Tuesday, April 01, 2008

Market Share of Big Three at Record Low of 47%

According to March auto sales data released today by Motor Intelligence, the market share of the Big Three automakers fell to a new record low of 47% in March 2008, down from 53% last year (see chart above).

3 Comments:

At 4/01/2008 10:35 PM, Blogger David Damore said...

Not really a surprise. This story has been reported before. Read below.

"Look at the horrendous statistical performance detailed inside Tom Krisher's AP newspaper story written on June 9, 2007. Notice what's fleshed out in this story, "Gradual deceleration of the Big Three --- The combined U.S. market share of General Motors, Ford and Chrysler declined from 73.8 percent in 1980 to 37.6 percent through the first five months of 2007."

Lots of nice charts.

http://www.carofthecentury.com/answer_to_gm%27s_market_share_plunge.htm

 
At 4/02/2008 11:59 AM, Anonymous Alex said...

My family always had GM vehicles...just in my 30 year lifetime, we went through a '58 Chevy pickup, a GMC diesel pickup, two Caprice Classics, an Astro van, a Monte Carlo (my first car) and even now my mom has a Lumina and my dad and brother (both farmers) have Silverados.

But then, five years ago, I got a job that required a bit of a commute and alot of city driving. Not impressed with the MPG on my Monte Carlo, and desiring something a bit easier to paralell park, I started looking around for something a bit less sporty, a bit smaller and a bit more efficient to fit my personal needs. I started with GM out of pure instinct, but found...alot of crappy vehicles in the mid-size, compact and sub-compact models. I think at the time, Chevy was pushing their new Aveos, which, quite frankly, reminded me of a Hyundai, not something from GM, and for more money. The Cavaliers and Sunfires were on their way out, and the Malibu just wasn't that great either. I ended up finding a good used Nissan Altima, which I still drive to this day. I've been so impressed with it, that I'll probably start with the local Nissan dealership when it eventually dies (God willing in another 100,000 miles or 5 years).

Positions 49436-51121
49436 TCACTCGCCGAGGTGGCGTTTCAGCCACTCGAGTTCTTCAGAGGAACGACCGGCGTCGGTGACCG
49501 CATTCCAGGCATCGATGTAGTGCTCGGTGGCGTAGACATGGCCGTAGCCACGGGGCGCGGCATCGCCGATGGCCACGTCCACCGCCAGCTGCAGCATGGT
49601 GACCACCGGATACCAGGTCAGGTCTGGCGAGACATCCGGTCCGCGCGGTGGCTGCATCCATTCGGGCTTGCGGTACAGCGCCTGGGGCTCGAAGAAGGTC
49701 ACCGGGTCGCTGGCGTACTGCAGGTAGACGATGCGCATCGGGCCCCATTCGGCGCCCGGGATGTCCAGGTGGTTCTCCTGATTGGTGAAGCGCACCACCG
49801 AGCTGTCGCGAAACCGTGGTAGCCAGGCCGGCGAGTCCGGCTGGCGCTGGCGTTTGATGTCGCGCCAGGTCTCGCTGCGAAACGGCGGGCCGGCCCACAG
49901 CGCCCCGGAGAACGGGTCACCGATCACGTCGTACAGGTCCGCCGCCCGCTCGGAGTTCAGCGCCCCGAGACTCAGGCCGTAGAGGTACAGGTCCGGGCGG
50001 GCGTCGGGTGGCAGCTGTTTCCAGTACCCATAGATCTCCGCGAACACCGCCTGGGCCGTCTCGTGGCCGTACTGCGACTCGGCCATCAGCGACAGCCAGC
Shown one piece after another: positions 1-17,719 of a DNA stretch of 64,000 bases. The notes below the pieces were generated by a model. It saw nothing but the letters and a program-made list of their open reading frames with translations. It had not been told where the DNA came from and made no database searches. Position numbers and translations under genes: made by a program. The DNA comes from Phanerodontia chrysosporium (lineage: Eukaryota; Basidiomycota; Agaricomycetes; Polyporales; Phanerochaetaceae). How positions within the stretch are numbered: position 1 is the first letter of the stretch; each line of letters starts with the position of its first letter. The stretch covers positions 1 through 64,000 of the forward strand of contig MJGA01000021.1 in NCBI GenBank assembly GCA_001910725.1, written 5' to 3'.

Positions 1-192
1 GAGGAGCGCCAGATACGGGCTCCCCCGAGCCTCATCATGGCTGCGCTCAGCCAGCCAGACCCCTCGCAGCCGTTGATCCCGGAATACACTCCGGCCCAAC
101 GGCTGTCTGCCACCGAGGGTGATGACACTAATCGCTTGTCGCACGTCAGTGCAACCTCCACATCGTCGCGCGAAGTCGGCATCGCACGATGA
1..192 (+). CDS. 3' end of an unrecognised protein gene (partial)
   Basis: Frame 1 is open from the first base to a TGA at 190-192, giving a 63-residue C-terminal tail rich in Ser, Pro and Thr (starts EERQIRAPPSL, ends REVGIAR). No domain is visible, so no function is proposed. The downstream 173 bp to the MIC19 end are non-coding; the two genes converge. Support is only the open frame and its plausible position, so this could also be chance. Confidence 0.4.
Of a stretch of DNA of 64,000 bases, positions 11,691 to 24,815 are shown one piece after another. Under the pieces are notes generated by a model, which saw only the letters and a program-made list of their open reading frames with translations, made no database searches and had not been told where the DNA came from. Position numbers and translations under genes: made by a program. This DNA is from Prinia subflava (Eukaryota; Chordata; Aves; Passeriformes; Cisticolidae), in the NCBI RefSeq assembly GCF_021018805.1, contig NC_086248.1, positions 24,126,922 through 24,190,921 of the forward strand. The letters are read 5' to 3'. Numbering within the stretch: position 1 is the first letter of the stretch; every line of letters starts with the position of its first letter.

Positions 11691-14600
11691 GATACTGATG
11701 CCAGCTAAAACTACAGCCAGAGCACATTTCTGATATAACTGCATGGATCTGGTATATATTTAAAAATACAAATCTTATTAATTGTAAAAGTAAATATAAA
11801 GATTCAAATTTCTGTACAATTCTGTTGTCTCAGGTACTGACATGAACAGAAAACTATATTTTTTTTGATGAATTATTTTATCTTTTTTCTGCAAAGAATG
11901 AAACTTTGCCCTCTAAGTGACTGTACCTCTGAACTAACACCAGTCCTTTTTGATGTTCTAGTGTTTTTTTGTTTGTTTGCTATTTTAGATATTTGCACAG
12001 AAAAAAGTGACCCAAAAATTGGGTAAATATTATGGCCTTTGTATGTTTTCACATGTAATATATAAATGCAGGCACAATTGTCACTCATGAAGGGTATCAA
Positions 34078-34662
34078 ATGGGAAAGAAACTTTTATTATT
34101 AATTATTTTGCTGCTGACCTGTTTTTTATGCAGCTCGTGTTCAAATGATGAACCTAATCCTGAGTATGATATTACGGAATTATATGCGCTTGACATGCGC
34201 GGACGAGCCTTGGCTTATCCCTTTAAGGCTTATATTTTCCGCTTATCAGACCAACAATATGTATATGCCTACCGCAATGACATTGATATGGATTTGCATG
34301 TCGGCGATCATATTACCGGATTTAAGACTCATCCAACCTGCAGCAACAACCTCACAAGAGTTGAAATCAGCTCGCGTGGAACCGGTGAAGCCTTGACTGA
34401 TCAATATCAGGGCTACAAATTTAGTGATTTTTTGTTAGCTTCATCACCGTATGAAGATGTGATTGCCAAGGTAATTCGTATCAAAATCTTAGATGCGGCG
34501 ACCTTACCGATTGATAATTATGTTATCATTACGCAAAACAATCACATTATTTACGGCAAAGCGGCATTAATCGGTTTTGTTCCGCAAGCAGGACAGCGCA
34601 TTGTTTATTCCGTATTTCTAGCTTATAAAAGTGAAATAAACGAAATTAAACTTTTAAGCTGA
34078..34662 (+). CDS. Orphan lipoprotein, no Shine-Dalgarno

Looking back, I can't help but wonder how many others were in the same situation as me; people who had grown up with big American vehicles, but then when faced with new needs for new times, just couldn't find what they needed in an American made vehicle. I mean if you think about it, the entire time GM, Ford and Chrysler were pushing their large vehciles when gas was cheap in the 90's, other companies were steadily building their base of solid compact, efficient cars. Honda Civics, Nissan Altimas and Sentras, and Toyota Corollas were there the whole time. When the demands shifted, they were in the position to offer up these vehciles, which were now vastly improved over their already reliable older models.

 
At 4/02/2008 11:25 PM, Anonymous Anonymous said...

I confess I was a slow learner - I owned two Citations, 4 different A-body GM station wagons - an 84, 85, 86 and an 88 (all were poorly engineered and poorly built junk), and a 88 Cavalier. Boy was I a glutton for punishment through crappy cars. It was bye, bye Chevy and almost good bye to GM too.

Since then I've had 4 Saturn S-Series - one we sold at 175,000 miles, the 93 has 190,000 miles on it, the 96, has over 210,000 and my 99 is the youngest at only 130,000 miles. Nothing fancy, but reliable.

Yes, GM and the rest of the US automakers came to the quality party way too late. The labor unions still haven't figured out that their pay packages, benefits and work rules puts the US makers at a great productivity and cost penalty.

Also the US makers can't seem to get a vehicle from concept to market in less than twice the time the foreign makers can, which means they can't respond quickly to changes in market demand.

So, the US cars are more expensive, they are playing catch-up on quality and their vehicles lag the market. That's why the declining market share is still declining.

It is doubtful that my next car will be a Saturn - even their new Astra won't get the fuel economy as my Saturn SL2 does. My next car will need to do much better than that - so what American car am I supposed to get?

 

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